Bree Alexander began asking herself how schools manage trauma or collective crises when she worked as a school-based therapist at the South Carolina Department of Mental Health. A student had died, and as the only mental health therapist on the staff, she quickly realized that the school did not have a crisis intervention plan to address incidents of collective trauma.
That incident fueled her interest in trauma intervention after an event of mass trauma. She realized that listening to people's most traumatic experiences was a heavy load. She decided to shift gears and transition to teaching while conducting research. Now, she's the interim bachelor of social work program coordinator and a clinical assistant professor at the University of South Carolina.
"It's a very rewarding and healing process to be able to walk with a person through their trauma recovery, but it can be really taxing for the individual helping them," says Alexander, who is the first African American and youngest person to receive a Ph.D. in social work from Baylor University. "My main motivation for my research is trying to understand how people go through this journey but from the perspective of someone who has helped others."
Before coming to the USC, Alexander taught at Simons University, Texas A&M University-Texarkana and Baylor University. She also served as a clinical social worker at Prisma Health.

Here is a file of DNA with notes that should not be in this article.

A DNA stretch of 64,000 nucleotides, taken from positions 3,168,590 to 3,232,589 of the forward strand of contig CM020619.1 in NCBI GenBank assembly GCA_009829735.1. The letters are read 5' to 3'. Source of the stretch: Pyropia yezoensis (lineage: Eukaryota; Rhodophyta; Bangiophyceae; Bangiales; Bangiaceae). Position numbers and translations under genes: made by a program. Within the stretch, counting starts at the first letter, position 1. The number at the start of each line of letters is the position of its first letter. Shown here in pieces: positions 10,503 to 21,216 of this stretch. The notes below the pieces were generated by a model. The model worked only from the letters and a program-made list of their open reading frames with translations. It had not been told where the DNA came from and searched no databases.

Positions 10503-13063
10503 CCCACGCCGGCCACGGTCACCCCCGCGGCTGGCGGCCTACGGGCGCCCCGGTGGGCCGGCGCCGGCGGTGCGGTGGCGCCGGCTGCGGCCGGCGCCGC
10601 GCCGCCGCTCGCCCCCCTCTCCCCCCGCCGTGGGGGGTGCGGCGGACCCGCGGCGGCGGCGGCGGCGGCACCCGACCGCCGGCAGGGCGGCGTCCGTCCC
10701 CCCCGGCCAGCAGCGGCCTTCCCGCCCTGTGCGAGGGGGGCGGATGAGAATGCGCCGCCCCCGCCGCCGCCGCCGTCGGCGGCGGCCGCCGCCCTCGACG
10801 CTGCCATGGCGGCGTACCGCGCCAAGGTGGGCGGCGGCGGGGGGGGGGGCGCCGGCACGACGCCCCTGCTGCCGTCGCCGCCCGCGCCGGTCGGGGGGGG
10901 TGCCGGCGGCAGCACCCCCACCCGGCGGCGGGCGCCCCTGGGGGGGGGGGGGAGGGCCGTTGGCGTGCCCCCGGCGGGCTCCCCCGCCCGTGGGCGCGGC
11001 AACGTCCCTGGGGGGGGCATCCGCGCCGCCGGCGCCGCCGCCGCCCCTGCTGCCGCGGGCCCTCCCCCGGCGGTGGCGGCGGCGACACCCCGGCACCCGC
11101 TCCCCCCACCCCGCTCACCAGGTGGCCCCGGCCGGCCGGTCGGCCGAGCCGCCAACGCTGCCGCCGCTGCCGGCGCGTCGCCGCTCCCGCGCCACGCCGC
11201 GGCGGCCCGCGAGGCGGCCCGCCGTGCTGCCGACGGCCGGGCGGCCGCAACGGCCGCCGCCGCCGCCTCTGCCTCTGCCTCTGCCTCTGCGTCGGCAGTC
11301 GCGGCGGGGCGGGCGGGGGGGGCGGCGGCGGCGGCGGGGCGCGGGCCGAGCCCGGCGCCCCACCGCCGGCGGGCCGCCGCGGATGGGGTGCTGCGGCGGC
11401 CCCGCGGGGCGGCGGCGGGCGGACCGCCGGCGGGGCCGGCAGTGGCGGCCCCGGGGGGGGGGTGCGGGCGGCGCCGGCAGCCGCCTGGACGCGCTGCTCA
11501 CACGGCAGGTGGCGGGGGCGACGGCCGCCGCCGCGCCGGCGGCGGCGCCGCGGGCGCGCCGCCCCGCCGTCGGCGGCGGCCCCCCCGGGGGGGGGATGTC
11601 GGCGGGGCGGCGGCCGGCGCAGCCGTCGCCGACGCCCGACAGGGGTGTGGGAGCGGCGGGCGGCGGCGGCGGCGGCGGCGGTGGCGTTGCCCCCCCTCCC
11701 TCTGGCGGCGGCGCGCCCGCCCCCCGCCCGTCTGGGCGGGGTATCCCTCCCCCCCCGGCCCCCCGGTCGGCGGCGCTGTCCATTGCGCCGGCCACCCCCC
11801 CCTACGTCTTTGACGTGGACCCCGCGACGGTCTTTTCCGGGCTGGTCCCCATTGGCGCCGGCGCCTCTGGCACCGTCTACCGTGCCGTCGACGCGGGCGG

Alexander completed her master's in social work at USC and recalls her cohort being one of her first experiences getting to engage with faculty more personally. She is now eager to bring that experience to future students.
“That was one of the first experiences that I had where we got to engage with faculty on more of a personal level because the classes were so long,” says Alexander. "At the time, that was not something that I realized that I would want to come back to, but being here now and looking back on it, that was the start of this desire to be a part of something like that."
In her time here, she has noticed that undergraduate and graduate students are interested in the research faculty are doing and even have an interest in doing their own. She would like to give students more opportunities to get involved with research.
"Maybe students have their own hands-on experience doing their own research project, but they can also collaborate and walk alongside faculty members," says Alexander.
She would also like to collaborate with school social workers in Columbia and a Lexington County school district on training for trauma or crisis events. She hopes these crisis trainings can be implemented not just in the Midlands but statewide.
"South Carolina is like a second home for me," says Alexander. "It felt like a full circle moment to be able to return to the program that trained me as a social worker to now train new social workers."